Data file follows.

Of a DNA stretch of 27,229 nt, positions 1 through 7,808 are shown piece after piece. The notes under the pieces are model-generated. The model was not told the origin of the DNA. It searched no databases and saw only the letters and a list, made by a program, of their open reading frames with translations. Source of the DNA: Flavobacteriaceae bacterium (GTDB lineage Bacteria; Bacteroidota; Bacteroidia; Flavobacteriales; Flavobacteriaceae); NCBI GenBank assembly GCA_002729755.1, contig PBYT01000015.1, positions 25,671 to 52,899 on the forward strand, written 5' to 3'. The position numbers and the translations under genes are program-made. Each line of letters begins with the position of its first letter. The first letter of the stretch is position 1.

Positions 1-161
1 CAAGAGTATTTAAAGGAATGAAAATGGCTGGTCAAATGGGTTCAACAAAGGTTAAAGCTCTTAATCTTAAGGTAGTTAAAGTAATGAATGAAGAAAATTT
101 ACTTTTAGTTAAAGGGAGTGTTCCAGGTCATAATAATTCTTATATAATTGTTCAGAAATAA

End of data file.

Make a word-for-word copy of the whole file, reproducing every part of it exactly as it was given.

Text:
Of a DNA stretch of 27,229 nt, positions 1 through 7,808 are shown piece after piece. The notes under the pieces are model-generated. The model was not told the origin of the DNA. It searched no databases and saw only the letters and a list, made by a program, of their open reading frames with translations. Source of the DNA: Flavobacteriaceae bacterium (GTDB lineage Bacteria; Bacteroidota; Bacteroidia; Flavobacteriales; Flavobacteriaceae); NCBI GenBank assembly GCA_002729755.1, contig PBYT01000015.1, positions 25,671 to 52,899 on the forward strand, written 5' to 3'. The position numbers and the translations under genes are program-made. Each line of letters begins with the position of its first letter. The first letter of the stretch is position 1.

Positions 1-161
1 CAAGAGTATTTAAAGGAATGAAAATGGCTGGTCAAATGGGTTCAACAAAGGTTAAAGCTCTTAATCTTAAGGTAGTTAAAGTAATGAATGAAGAAAATTT
101 ACTTTTAGTTAAAGGGAGTGTTCCAGGTCATAATAATTCTTATATAATTGTTCAGAAATAA